Today’s guest post comes from Ben Geoghegan of HRwisdom
Though the U.S. economy continues its slow mend, job creation is barely keeping up with population growth, leaving the unemployment rate stuck at 7.8%.
One consequence is that employers still aren’t feeling much pressure when it comes to employee turnover. The Bureau of Labor Statistics’ “quit rate” – the percentage of workers who voluntarily leave their jobs – will be about 18% for 2012. That’s not much higher than the 16% level seen in the depths of the Great Recession, and well below the 25% rate of 2007, when the economy was booming.
That sounds like good news for employers, because turnover is costly. But there’s a dark side. When retention isn’t a priority, employee engagement falls off the radar. And engagement is about more than retention. In fact, the disengaged-but-still-working crowd can do far more damage to your business than disgruntled folks who up and leave.
Here’s what the hugely influential Gallup Organization had to say about employee engagement as part of their ongoing assessment in which they interviewed more than 3 million employees since 1997:
“Engaged employees are clearly more valuable to your company than disenchanted ones. Great managers and leaders know this instinctively, and The Gallup Organization’s latest research into employee engagement levels among the U.S. workforce confirms it. In fact, according to Gallup’s calculations, actively disengaged employees – the least productive – cost the American economy up to $350 billion per year in lost productivity.”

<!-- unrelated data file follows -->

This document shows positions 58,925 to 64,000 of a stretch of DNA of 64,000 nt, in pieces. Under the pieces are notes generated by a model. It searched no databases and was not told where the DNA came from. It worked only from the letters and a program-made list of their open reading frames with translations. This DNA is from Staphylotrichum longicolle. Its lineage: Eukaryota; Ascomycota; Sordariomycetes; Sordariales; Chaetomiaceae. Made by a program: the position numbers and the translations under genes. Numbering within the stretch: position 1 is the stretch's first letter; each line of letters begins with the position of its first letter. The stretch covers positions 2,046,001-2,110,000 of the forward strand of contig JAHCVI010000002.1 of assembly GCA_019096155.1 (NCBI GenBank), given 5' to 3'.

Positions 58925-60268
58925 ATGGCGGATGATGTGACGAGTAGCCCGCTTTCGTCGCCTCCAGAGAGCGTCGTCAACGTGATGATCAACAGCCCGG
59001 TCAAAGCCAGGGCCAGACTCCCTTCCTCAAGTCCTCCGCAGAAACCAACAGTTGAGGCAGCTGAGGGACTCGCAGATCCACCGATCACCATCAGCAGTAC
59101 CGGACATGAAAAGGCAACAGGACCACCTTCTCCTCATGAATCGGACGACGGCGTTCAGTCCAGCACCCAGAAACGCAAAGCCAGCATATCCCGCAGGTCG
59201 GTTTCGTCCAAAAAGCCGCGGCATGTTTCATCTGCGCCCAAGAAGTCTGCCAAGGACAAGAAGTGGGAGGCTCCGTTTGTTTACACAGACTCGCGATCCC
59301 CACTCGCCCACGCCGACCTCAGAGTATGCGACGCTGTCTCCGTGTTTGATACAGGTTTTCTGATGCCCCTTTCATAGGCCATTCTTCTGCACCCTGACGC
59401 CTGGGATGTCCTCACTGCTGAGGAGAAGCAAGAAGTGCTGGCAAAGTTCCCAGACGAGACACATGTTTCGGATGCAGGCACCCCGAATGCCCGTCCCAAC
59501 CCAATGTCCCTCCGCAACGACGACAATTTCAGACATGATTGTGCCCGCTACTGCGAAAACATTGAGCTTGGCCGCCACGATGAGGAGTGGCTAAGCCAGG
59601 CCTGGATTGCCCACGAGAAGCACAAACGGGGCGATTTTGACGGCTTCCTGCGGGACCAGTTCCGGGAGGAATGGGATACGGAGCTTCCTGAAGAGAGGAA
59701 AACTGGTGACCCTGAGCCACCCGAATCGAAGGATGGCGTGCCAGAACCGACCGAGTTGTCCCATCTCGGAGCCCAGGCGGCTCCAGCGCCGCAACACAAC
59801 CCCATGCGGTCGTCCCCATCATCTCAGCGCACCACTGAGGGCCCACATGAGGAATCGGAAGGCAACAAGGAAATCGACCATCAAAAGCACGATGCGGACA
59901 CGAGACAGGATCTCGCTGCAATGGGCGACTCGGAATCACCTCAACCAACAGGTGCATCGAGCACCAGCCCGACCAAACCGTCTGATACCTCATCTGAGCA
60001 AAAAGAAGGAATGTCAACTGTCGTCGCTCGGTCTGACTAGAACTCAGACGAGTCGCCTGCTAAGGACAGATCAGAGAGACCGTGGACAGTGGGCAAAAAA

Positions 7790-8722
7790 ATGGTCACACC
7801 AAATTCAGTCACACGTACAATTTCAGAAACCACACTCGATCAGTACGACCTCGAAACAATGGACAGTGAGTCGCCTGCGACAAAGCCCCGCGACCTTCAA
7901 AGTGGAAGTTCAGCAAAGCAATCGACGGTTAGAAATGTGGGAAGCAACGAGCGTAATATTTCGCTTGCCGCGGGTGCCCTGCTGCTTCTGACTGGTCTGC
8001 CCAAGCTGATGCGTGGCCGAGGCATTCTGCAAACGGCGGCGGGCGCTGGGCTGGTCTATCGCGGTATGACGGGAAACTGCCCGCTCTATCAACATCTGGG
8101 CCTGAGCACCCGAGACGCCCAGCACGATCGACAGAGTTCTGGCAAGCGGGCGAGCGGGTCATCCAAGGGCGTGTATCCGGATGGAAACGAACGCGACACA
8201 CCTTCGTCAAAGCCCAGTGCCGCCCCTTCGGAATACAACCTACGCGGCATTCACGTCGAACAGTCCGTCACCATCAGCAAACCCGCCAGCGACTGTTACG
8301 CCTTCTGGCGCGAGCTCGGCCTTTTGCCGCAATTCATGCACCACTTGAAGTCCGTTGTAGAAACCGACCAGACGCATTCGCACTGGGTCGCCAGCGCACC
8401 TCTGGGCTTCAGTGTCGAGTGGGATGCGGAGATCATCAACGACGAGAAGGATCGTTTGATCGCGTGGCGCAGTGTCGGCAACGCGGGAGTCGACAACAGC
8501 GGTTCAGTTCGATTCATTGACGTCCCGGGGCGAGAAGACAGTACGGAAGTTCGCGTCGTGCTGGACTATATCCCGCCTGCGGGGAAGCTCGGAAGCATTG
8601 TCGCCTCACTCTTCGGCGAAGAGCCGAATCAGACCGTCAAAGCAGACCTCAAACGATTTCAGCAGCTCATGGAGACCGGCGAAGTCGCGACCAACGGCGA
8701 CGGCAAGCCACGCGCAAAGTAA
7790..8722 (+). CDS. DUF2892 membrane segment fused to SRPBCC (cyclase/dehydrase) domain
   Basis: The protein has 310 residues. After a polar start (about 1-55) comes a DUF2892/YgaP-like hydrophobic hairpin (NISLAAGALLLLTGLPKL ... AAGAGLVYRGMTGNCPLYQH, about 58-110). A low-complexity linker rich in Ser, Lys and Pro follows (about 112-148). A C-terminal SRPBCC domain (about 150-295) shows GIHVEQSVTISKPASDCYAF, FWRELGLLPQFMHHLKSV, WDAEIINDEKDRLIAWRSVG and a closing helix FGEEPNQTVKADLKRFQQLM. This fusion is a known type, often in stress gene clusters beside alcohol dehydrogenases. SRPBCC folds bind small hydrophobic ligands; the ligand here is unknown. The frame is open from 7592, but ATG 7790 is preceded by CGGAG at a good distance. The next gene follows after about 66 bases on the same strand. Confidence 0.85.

At an individual employee level, Gallup calculated that each disengaged employee costs businesses approximately $3,400 for every $10,000 paid in salary.
Many people these days are simply sticking with their jobs out of fear or insecurity, not because they love what they do. That creates a drag on productivity, but it’s often obscured by the low turnover rates. When people are running for the doors, you know you have a problem. When they aren’t, engagement falls lower on the priority list.
In fact, some short-sighted companies have seen the past few years as an opportunity to get rid of the “dead wood” — but such an approach is rarely done with longer term consequences in mind. Jack Welch became known for his tough approach to performance management and firing, but he was careful to combine this with a very strong focus on employee engagement for those who remained.
So if you’re finding it tough to make a business case for employee engagement in these times of low turnover, it may be because you’re looking in the wrong place. Retention is just the icing on the cake; the greatest value of an effective engagement program comes from enlisting the full discretionary effort of your people. That creates a sustainable advantage for any organization, regardless of the economic climate.
Ben Geoghegan is Manager and Editor of HRwisdom, a website which provides high quality staff management advice and free resources to employers. HRwisdom is the publisher of the popular (and free) Employee Attraction & Retention Guide which features excellent tips and advice from business owners and HR experts from around the world.
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